Details on parquet installation
Sub floor preparation is key if you want to successfully install reclaimed parquet. If the moisture content is high or the surface is uneven, this must be addressed prior too fitting. Parquet blocks can be laid on a level screed or concrete floor (advised tolerance is a maximum of 3 mm across a metre). It can also be laid on a stable sheet floor for example, Caberboard (flooring grade chipboard).
The adhesives work only with the non-waterproofed sheet material (check with your adhesive supplier for specifications) or you can take a look at our recommended adhesive.
The following bullet points give more details on how to fit your floor:
- Your reclaimed parquet blocks should be acclimatised by stacking them in the room where they are to be laid for at least 2 weeks prior to laying (and preferably longer). Any wet trades should be completed and any plaster, screed etc. properly dry.
- They should be stacked in separate ‘jenga style’ piles in order to allow the air to flow all round the blocks to get an even distribution and good air flow. Use a moisture meter to test levels.
- The blocks will need scraping along the sides and ends in order to fit neatly, and create an even pattern across the floor. If there are any large obvious lumps of screed or bitumen for example, on the base then these will need to be scraped off. Generally we do not recommend removing all of the bitumen off the underside of the blocks because the specialist adhesives available are compatible and will bond to the blocks.
- For all patterns, you will need to establish a central line using a string line which should allow for a block to sit underneath. The central line is where you lay the spine (first course running down the central length of the room).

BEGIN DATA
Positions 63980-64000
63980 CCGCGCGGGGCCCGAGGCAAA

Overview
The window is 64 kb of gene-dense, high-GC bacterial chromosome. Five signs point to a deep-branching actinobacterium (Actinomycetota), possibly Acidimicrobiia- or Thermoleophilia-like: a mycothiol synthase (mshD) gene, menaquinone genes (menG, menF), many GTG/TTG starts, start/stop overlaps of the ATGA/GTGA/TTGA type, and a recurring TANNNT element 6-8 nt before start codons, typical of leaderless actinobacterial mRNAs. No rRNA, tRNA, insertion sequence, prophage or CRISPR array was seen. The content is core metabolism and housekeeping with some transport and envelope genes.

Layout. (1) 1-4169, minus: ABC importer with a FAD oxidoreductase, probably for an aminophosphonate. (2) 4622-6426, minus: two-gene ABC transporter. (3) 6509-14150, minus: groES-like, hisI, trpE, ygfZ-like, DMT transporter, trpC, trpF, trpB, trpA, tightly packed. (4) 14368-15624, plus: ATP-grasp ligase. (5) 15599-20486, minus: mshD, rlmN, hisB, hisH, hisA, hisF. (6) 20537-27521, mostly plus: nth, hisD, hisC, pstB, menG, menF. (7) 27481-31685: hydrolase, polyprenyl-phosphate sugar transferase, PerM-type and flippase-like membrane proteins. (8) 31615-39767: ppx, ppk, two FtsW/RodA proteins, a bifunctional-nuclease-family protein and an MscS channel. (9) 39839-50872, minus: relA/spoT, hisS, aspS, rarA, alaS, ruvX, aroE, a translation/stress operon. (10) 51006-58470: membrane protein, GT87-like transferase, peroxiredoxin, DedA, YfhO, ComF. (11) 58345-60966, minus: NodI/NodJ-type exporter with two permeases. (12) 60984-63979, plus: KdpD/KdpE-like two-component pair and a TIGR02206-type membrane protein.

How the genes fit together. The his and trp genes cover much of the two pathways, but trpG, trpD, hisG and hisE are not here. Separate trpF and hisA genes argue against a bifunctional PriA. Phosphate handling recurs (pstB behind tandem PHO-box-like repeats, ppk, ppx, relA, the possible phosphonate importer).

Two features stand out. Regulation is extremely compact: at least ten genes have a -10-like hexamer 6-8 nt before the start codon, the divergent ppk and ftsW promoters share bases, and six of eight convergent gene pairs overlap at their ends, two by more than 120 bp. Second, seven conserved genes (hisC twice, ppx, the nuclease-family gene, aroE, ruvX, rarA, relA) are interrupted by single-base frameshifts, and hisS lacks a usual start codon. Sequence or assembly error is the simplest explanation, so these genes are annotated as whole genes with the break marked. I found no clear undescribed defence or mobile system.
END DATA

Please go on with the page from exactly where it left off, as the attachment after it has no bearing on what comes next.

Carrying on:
- At the edge of the room mark out 2 blocks width plus a 12mm expansion gap running parallel with the room, all the way round the edges. This will give you space for your border blocks. This should be a continuous pencil line. The expansion gap must not be filled, it allows for the natural expansion and contraction of timber. And it will be cloaked by the skirting boards.
- It is advisable to lay one half first then go to the second half, remembering not to glue beyond the pencil line for the border. Your pattern will cross over the border line but any part of the block which does, must not be glued (on that part) as it will need to be cut off. Sometimes you need to infill small pieces carefully as these sort of details will show up at the end if not carefully done.
- The finished pattern must be a nice tight fit and do remember as you are laying, large gaps can throw the pattern out. There is generally a tolerance of a couple of millimetres. This can be filled easily using a base-fill product, which is common practice, to give a good finish. However it is very popular now to leave the gaps for a more natural look. The choice is yours.
- Then you start to sand!